Cheaper scooters could be made with risky design defects like fragile folding mechanisms that could collapse under stress or sharp edges that increase the chance of harm. A design that fits your child’s weight, motor abilities, and physical development is preferable than one that is of shoddy construction.
Use a scooter that is the right size. The first requirement for safety is a scooter that is the right size. More falls and injuries occur when children use scooters that are too small for them. The majority of youngsters’ versions have changeable handlebar heights because of this. So make sure your youngster is using a scooter that is suitable for their height and age.
2 to 3 year old toddlers tend to ride best on three-wheeled, lightweight, stable versions with handlebars that are about waist height. At the age of five, the child can already be probably prepared for a two-wheel scooter. Despite the fact that they are naturally less stable, confident children may ride them faster and manage them more skillfully. If your child frequently walks on uneven ground, consider wheel size of 120mm or greater. At the age of eight, some children are prepared to switch from kick scooters to electric or pro scooters.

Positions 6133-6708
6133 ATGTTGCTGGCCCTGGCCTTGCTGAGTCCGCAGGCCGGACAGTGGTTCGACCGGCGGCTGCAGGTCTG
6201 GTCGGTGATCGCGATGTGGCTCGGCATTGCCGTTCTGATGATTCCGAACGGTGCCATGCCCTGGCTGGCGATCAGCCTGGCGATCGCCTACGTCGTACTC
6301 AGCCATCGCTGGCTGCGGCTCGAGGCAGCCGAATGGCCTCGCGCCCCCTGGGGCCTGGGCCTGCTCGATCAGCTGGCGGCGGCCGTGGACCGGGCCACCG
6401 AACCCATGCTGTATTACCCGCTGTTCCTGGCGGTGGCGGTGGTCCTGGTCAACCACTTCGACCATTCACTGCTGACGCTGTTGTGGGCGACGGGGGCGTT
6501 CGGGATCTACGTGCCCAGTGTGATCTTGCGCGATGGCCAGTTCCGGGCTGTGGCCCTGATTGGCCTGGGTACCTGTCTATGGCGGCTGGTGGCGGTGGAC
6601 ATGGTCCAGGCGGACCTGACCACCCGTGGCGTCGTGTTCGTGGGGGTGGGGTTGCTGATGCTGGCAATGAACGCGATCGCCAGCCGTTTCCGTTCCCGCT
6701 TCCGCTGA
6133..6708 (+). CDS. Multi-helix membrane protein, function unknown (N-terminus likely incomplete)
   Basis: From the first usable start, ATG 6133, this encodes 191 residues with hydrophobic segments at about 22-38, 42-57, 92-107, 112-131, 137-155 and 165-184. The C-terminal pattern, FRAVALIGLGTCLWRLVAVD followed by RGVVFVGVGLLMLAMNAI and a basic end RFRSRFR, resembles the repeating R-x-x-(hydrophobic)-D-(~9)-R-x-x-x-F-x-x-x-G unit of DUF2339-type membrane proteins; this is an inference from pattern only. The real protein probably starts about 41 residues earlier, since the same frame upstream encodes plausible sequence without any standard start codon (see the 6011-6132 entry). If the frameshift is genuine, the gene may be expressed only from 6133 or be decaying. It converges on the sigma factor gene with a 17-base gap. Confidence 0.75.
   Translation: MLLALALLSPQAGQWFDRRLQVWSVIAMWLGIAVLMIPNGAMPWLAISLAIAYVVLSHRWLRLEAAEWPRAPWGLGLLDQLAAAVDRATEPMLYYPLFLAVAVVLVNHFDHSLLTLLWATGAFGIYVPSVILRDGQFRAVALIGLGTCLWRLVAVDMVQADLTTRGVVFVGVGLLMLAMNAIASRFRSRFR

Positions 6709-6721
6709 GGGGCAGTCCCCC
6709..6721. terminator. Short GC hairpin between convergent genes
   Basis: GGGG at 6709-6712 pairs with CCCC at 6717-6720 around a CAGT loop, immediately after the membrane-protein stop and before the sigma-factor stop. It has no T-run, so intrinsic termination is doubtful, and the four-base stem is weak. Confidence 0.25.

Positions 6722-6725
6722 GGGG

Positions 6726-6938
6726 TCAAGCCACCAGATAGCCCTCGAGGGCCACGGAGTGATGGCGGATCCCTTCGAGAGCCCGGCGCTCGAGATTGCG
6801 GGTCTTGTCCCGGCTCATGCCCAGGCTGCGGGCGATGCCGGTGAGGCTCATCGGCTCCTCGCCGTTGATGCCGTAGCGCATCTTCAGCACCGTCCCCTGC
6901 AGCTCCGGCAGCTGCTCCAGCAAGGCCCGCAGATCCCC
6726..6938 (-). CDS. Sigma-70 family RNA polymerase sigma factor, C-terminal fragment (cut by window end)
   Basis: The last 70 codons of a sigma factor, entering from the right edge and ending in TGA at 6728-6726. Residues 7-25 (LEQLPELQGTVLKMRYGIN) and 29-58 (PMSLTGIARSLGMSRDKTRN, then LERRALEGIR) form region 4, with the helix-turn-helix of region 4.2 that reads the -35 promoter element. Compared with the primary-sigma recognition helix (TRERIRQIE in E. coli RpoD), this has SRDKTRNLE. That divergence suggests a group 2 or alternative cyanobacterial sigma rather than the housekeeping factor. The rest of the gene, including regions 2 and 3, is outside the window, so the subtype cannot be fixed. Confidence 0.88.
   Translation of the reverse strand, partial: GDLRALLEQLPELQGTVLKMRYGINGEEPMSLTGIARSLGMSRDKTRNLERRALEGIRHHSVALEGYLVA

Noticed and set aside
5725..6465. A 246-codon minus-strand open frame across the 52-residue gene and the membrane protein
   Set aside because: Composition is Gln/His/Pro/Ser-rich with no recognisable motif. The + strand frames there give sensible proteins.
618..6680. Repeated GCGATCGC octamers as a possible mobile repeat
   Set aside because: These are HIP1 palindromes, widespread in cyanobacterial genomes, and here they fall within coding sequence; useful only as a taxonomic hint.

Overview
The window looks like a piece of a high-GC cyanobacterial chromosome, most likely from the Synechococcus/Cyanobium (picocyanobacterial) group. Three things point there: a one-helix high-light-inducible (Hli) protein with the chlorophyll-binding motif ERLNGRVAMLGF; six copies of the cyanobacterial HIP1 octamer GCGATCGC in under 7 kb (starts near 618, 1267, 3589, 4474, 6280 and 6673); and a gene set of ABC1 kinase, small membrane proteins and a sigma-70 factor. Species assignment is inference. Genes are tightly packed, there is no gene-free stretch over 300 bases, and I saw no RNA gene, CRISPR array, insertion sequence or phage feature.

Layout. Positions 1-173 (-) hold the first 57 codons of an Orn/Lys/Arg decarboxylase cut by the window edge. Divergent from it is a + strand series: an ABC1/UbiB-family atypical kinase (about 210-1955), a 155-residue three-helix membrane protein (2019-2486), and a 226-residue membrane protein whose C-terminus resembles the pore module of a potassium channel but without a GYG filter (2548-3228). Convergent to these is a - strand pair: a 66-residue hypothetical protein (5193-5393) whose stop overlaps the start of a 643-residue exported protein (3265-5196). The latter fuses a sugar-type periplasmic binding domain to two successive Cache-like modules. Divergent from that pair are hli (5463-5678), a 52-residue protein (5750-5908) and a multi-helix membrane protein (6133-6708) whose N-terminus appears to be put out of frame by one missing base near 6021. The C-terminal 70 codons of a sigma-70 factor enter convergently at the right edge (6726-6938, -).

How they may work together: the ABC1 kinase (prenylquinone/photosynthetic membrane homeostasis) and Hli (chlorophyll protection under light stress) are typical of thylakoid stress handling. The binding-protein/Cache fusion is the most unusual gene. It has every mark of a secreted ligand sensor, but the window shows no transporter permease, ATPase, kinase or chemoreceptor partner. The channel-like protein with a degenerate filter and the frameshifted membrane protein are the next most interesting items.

What scooter your kids feel most comfortable riding will also depend on their experience and abilities. Just be careful not to push them to advance before they are prepared.
Wear licensed helmets. The most crucial thing we advise is a certified helmet, not a helmet with cute cartoon characters or additional ribbons. Children might crash down hard when they get off their scooters. The best defense against head or brain injuries is a certified helmet. When your child rides any type of wheeled vehicle, it is usually advised that they wear a helmet. A helmet is a crucial component of safeguarding your kid from severe head injuries. Keep an eye on the state of your safety helmet. Repeatedly inspect it for strap, surface, and inner wear.
Make a list of areas to avoid. Areas such as slopes, steps, curbs, gutters, and other dangers are things you should take note of. Take your kids to exhibits to perhaps aid his retention of information where to safely navigate their scooters.